Hey there! Sign in to join this conversationNew here? Join for free
    • Thread Starter
    Offline

    0
    ReputationRep:
    just a quick question

    Function f is defined for all real values of x by
    f(X) = 2-e^3x-x^2

    prove that it's decreasing function
    Offline

    15
    ReputationRep:
    Well, this is a tough one if it's C3.

    First of all, you need to work out f'(x). A function is decreasing when f'(x) < 0 for some x. Here, you're aked to prove it for all x, so you need to show that f'(x) is ALWAYS negative. It's not trivial to do - try doing an appropriate sketch. Post back with what you think f'(x) is and what you think I'm asking you to sketch.
    • Thread Starter
    Offline

    0
    ReputationRep:
    (Original post by Swayum)
    Well, this is a tough one if it's C3.

    First of all, you need to work out f'(x). A function is decreasing when f'(x) < 0 for some x. Here, you're aked to prove it for all x, so you need to show that f'(x) is ALWAYS negative. It's not trivial to do - try doing an appropriate sketch. Post back with what you think f'(x) is and what you think I'm asking you to sketch.
    erm.. I think f'(X) would be -3e^3x-3x^2 is that right?

    Your the only one who can handle this, half an hour no one answered thanks... what shall I do after that?
    Offline

    2
    ReputationRep:
    -3e^3x -2x
    Offline

    15
    ReputationRep:
    No, f'(x) = -3e^(3x) - 2x...

    In fact, I think the question is wrong or you've written it incorrectly.

    We're trying to prove that -3e^(3x) - 2x < 0 for all real x because this shows f(x) is decreasing, yes?

    But there's a counterexample to that: x = -3, then -3e^(-9) + 6 > 0, so f(x) is not always decreasing. Hell, there's an x so that f'(x) = 0 too.
    • Thread Starter
    Offline

    0
    ReputationRep:
    (Original post by Swayum)
    No, f'(x) = -3e^(3x) - 2x...

    In fact, I think the question is wrong or you've written it incorrectly.

    We're trying to prove that -3e^(3x) - 2x < 0 for all real x because this shows f(x) is decreasing, yes?

    But there's a counterexample to that: x = -3, then -3e^(-9) + 6 > 0, so f(x) is not always decreasing. Hell, there's an x so that f'(x) = 0 too.
    I am ever so sorry yes, I have written it wrong, hence I differentiated wrong... the question is f(x) = 2-e^(3x)-x(3)
    Offline

    15
    ReputationRep:
    Ok, that actually makes it easier than I was thinking.

    So f'(x) = -3e^(3x) - 3x^2

    We need to prove that f'(x) < 0 for all x, i.e. that -3e^(3x) - 3x^2 < 0 for all x.

    Can you do this? Start by rearranging to something nicer...
    • Thread Starter
    Offline

    0
    ReputationRep:
    (Original post by Swayum)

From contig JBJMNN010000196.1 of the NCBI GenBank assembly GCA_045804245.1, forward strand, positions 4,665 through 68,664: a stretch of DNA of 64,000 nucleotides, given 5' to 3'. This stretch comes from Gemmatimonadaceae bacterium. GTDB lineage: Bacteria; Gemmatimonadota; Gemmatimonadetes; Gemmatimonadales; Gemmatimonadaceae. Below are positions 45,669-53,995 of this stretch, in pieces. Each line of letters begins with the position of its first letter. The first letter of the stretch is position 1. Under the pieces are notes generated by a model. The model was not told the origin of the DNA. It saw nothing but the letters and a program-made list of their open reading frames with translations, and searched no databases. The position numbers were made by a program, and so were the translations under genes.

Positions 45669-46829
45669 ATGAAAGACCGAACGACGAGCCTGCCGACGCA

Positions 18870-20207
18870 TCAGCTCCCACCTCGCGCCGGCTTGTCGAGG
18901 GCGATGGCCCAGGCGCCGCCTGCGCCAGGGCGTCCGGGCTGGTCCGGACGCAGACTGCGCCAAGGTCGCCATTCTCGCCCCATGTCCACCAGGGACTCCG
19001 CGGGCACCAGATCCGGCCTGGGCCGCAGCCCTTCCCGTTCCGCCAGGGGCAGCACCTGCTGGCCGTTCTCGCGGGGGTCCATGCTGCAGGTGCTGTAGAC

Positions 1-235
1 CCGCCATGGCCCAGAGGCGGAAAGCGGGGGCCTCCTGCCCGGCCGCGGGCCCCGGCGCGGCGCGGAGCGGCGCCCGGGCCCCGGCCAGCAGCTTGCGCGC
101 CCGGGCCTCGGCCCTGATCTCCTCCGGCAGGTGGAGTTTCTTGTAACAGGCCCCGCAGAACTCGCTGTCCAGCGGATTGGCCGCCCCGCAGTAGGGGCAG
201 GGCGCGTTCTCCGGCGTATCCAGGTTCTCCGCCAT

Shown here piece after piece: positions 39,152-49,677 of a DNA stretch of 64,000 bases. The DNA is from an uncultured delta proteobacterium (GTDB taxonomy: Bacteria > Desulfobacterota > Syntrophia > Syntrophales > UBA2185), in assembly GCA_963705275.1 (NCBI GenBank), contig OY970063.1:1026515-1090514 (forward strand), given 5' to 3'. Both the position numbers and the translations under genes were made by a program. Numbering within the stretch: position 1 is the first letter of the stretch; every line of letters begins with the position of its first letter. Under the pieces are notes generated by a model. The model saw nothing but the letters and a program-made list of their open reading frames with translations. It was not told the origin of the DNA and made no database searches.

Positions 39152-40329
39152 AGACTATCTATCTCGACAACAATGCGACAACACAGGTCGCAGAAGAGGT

Ok, that actually makes it easier than I was thinking.

    So f'(x) = -3e^(3x) - 3x^2

    We need to prove that f'(x) < 0 for all x, i.e. that -3e^(3x) - 3x^2 < 0 for all x.

    Can you do this? Start by rearranging to something nicer...
    would we factorise it like this:

    -3(e^(3x)-x(2))
    Offline

    15
    ReputationRep:
    Keep going...
    • Thread Starter
    Offline

    0
    ReputationRep:
    -3(e^(3x)-x(2)) < 0

    e^(3x)-x(2) < 0
    Offline

    12
    ReputationRep:
    Being pedantic, a function is decreasing when  f'(x) \leq 0 , whereas it is strictly decreasing when  f'(x) &lt; 0 ...
    Offline

    15
    ReputationRep:
    (Original post by Unbounded)
    Being pedantic, a function is decreasing when  f'(x) \leq 0 , whereas it is strictly decreasing when  f'(x) &lt; 0 ...
    Yeah, I'd written that at first actually, then thought it's the other way round. Meh, long time since I've done any of this :p:. It's not as pedantic as you might think.

    (Original post by asem93)
    -3(e^(3x)-x(2)) < 0

    e^(3x)-x(2) < 0
    So e^3x >= -x^2 is what we're trying to prove. Can you think of why this must be true just looking at the equation?

    If not, sketch y = e^3x and y = -x^2 on the same graph.
    • Thread Starter
    Offline

    0
    ReputationRep:
    Oh! yea anything -x^2 becomes positive, right
    Offline

    15
    ReputationRep:
    (Original post by asem93)
    Oh! yea anything -x^2 becomes positive, right
    x^2 is always positive, but -x^2 is always negative for real x. What about e^(3x)?
    • Thread Starter
    Offline

    0
    ReputationRep:
    It's an exponential can never be negative
 
 
 
  • See more of what you like on The Student Room

    You can personalise what you see on TSR. Tell us a little about yourself to get started.

  • Poll
    Have you ever been hacked?
    Useful resources

    Make your revision easier

    Maths

    Maths Forum posting guidelines

    Not sure where to post? Read the updated guidelines here

    Equations

    How to use LaTex

    Writing equations the easy way

    Student revising

    Study habits of A* students

    Top tips from students who have already aced their exams

    Study Planner

    Create your own Study Planner

    Never miss a deadline again

    Polling station sign

    Thinking about a maths degree?

    Chat with other maths applicants

    Can you help? Study help unanswered threads

    Groups associated with this forum:

    View associated groups
  • See more of what you like on The Student Room

    You can personalise what you see on TSR. Tell us a little about yourself to get started.

  • The Student Room, Get Revising and Marked by Teachers are trading names of The Student Room Group Ltd.

    Register Number: 04666380 (England and Wales), VAT No. 806 8067 22 Registered Office: International House, Queens Road, Brighton, BN1 3XE

    Write a reply...
    Reply
    Hide
    Reputation gems: You get these gems as you gain rep from other members for making good contributions and giving helpful advice.